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African-American Music

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African-American music is rooted in the typically polyrhythmic music of the ethnic groups of Africa, specifically those in the Western, Sahelean, and Sub-Saharan regions. African oral traditions, nurtured in slavery, encouraged the use of music to pass on history, teach lessons, ease suffering, and relay messages. The African pedigree of African-American music is evident in some common elements: call and response, syncopation, percussion, improvisation, swung notes, blue notes, the use of falsetto, melisma, and complex multi-part harmony. During slavery, Africans in America blended traditional European hymns with African elements to create spirituals.
 
Many African Americans sing "Lift Every Voice and Sing" in addition to the American national anthem, "The Star-Spangled Banner", or in lieu of it. Written by James Weldon Johnson and John Rosamond Johnson in 1900 to be performed for the birthday of Abraham Lincoln, the song was, and continues to be, a popular way for African Americans to recall past struggles and express ethnic solidarity, faith, and hope for the future. The song was adopted as the "Negro National Anthem" by the NAACP in 1919. Many African-American children are taught the song at school, church or by their families. "Lift Ev'ry Voice and Sing" traditionally is sung immediately following, or instead of, "The Star-Spangled Banner" at events hosted by African-American churches, schools, and other organizations.

In the 19th century, as the result of the blackface minstrel show, African-American music entered mainstream American society. By the early 20th century, several musical forms with origins in the African-American community had transformed American popular music. Aided by the technological innovations of radio and phonograph records, ragtime, jazz, blues, and swing also became popular overseas, and the 1920s became known as the Jazz Age. The early 20th century also saw the creation of the first African-American Broadway shows, films such as King Vidor's Hallelujah, and operas such as George Gershwin's Porgy and Bess.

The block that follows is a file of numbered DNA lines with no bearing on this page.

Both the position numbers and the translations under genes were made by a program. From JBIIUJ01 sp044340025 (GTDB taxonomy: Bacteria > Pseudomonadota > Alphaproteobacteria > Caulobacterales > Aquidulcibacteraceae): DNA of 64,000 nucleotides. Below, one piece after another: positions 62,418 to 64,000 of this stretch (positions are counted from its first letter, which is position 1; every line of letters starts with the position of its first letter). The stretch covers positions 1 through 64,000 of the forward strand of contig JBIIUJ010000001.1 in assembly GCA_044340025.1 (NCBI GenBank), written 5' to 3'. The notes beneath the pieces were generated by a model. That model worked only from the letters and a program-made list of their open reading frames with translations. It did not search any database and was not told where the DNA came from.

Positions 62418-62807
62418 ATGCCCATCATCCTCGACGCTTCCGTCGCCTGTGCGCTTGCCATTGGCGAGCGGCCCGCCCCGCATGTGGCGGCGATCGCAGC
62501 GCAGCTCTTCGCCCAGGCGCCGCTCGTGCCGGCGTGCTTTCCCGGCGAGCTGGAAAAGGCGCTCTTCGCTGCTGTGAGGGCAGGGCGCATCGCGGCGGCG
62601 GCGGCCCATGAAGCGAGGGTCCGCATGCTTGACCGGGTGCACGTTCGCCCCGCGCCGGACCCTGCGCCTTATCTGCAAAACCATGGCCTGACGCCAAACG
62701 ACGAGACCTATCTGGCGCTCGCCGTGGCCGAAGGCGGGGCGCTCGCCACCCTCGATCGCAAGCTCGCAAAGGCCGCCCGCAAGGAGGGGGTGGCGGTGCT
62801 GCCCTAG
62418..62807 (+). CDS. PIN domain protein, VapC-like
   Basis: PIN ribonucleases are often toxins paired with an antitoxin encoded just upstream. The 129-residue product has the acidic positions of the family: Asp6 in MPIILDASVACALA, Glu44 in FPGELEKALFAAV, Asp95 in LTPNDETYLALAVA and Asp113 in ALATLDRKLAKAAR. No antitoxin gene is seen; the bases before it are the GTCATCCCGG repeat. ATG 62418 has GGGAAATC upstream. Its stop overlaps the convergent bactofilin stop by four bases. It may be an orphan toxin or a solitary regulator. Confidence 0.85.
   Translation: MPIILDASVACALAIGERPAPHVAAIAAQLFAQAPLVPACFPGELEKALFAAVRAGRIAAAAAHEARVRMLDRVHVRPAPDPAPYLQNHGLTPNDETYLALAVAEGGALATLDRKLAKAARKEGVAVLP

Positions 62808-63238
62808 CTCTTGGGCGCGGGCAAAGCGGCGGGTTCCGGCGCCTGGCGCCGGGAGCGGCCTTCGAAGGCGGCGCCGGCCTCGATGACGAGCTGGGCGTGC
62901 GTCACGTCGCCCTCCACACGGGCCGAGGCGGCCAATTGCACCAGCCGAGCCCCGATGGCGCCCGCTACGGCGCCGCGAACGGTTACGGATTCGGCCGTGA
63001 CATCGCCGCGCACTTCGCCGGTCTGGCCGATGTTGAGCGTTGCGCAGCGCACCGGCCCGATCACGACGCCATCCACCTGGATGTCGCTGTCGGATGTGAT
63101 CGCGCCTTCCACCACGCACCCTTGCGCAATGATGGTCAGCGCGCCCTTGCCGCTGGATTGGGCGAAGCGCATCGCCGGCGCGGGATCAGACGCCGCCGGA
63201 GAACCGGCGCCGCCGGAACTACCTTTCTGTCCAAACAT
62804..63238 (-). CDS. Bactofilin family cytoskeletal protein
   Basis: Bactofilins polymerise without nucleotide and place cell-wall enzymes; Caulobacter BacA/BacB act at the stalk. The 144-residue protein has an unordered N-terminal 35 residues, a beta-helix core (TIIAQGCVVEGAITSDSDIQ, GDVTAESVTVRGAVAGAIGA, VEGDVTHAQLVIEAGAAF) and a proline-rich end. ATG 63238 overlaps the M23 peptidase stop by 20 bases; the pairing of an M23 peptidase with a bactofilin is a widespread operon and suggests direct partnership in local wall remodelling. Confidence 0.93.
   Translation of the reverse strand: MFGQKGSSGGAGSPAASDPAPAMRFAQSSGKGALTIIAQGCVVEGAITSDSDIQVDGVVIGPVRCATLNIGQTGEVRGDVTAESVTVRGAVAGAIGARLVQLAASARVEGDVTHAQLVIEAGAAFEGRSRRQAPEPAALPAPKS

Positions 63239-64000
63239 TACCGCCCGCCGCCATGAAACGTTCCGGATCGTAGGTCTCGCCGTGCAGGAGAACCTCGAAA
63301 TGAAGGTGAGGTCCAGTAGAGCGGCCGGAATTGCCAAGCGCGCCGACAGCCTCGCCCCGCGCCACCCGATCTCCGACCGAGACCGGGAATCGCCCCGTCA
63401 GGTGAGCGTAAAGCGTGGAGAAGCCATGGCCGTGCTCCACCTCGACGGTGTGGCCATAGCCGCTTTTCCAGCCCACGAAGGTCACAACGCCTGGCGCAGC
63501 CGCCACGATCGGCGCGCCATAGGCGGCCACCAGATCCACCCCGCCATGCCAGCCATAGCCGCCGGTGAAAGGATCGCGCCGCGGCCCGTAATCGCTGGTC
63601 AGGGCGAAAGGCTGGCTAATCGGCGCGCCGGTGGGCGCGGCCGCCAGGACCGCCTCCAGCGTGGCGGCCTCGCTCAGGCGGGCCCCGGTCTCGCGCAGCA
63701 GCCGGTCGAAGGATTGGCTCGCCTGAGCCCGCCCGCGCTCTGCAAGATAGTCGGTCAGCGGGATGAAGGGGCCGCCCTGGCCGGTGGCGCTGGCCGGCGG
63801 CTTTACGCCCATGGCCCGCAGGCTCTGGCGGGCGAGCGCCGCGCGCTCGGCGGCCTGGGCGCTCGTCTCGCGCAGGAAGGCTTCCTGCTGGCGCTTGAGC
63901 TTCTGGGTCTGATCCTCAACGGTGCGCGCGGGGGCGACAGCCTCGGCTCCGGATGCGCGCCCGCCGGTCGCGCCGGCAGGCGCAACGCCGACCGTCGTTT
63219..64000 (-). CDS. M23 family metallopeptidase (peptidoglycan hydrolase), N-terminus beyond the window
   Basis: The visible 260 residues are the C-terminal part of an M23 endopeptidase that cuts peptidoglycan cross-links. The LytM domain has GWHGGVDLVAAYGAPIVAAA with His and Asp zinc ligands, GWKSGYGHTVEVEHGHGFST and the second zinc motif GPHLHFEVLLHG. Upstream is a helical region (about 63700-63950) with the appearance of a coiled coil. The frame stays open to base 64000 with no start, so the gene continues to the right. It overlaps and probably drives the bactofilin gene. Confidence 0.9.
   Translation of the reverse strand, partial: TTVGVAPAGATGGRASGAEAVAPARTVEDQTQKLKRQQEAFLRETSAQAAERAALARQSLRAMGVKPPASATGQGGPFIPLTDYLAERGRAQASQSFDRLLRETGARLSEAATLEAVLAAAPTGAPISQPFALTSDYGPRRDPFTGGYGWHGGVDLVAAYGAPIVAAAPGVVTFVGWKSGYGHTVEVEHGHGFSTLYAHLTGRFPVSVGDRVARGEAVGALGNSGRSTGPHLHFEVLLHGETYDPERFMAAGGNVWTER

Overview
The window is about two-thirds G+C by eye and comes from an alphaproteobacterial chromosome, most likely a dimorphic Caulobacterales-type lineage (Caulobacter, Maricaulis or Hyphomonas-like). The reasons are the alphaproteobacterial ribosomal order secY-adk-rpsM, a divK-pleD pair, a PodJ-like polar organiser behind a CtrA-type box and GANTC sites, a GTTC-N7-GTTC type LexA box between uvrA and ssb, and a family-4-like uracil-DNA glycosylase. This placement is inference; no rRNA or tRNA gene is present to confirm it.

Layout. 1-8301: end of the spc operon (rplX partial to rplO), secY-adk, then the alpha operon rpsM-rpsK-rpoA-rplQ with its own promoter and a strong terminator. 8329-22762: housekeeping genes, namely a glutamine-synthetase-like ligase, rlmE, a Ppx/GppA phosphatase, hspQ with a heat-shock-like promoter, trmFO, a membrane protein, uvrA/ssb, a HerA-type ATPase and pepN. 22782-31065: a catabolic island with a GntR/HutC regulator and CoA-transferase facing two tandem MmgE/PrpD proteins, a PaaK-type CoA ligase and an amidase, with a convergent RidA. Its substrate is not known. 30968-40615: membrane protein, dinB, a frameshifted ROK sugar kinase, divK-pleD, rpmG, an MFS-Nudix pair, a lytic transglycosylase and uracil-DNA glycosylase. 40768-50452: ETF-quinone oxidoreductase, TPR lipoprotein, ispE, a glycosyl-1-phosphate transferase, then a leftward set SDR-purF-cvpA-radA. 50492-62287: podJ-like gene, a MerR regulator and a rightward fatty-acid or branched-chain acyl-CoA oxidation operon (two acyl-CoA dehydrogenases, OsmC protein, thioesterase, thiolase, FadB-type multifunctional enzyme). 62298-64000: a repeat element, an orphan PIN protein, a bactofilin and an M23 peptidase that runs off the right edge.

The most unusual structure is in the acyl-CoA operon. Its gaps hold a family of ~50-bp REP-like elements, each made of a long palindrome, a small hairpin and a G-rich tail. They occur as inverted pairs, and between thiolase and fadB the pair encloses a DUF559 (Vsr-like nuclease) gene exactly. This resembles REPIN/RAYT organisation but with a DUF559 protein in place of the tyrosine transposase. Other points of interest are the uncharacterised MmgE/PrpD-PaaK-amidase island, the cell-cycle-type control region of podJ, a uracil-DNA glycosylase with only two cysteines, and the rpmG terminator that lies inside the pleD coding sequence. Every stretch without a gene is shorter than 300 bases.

Rock and roll, doo wop, soul, and R&B developed in the mid-20th century. These genres became very popular in white audiences and were influences for other genres such as surf. During the 1970s, the dozens, an urban African-American tradition of using rhyming slang to put down one's enemies (or friends), and the West Indian tradition of toasting developed into a new form of music. In the South Bronx the half speaking, half singing rhythmic street talk of "rapping" grew into the hugely successful cultural force known as hip hop.

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